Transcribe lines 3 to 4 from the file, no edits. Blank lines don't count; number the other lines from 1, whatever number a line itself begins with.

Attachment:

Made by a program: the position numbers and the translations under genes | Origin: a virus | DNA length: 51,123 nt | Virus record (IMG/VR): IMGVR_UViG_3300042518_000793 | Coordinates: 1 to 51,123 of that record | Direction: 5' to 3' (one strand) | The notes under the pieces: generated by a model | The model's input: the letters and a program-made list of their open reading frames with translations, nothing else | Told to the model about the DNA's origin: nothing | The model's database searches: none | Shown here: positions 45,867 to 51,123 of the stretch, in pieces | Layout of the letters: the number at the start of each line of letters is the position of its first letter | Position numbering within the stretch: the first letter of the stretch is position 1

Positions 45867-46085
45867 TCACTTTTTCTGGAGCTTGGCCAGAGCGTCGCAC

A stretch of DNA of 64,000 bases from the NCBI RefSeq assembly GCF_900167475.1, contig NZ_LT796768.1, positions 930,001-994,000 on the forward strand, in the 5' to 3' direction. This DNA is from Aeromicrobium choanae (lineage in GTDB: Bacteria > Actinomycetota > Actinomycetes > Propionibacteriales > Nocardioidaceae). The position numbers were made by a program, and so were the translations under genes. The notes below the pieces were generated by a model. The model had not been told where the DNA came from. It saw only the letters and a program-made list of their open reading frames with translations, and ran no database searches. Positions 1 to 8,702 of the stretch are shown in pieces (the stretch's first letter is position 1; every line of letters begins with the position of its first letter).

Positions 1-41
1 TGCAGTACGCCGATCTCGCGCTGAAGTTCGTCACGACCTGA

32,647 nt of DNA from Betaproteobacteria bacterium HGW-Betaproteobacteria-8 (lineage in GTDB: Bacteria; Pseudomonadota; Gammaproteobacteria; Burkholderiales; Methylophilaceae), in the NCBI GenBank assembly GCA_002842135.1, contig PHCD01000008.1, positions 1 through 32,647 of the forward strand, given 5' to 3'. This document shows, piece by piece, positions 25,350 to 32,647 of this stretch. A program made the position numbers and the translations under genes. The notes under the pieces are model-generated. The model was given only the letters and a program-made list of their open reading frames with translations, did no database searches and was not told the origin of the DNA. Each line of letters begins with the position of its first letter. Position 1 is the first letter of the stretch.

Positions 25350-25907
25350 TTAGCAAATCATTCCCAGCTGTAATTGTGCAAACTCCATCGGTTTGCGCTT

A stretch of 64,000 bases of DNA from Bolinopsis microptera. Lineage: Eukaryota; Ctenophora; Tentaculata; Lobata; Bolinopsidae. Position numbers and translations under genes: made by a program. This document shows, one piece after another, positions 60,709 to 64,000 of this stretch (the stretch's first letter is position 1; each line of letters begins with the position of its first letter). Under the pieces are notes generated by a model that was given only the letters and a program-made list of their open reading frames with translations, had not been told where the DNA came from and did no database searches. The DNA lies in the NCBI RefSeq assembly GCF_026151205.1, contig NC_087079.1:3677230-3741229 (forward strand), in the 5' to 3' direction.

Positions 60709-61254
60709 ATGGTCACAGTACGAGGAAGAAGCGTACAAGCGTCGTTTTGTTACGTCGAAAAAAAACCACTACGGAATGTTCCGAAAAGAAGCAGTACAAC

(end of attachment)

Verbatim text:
45867 TCACTTTTTCTGGAGCTTGGCCAGAGCGTCGCAC

A stretch of DNA of 64,000 bases from the NCBI RefSeq assembly GCF_900167475.1, contig NZ_LT796768.1, positions 930,001-994,000 on the forward strand, in the 5' to 3' direction. This DNA is from Aeromicrobium choanae (lineage in GTDB: Bacteria > Actinomycetota > Actinomycetes > Propionibacteriales > Nocardioidaceae). The position numbers were made by a program, and so were the translations under genes. The notes below the pieces were generated by a model. The model had not been told where the DNA came from. It saw only the letters and a program-made list of their open reading frames with translations, and ran no database searches. Positions 1 to 8,702 of the stretch are shown in pieces (the stretch's first letter is position 1; every line of letters begins with the position of its first letter).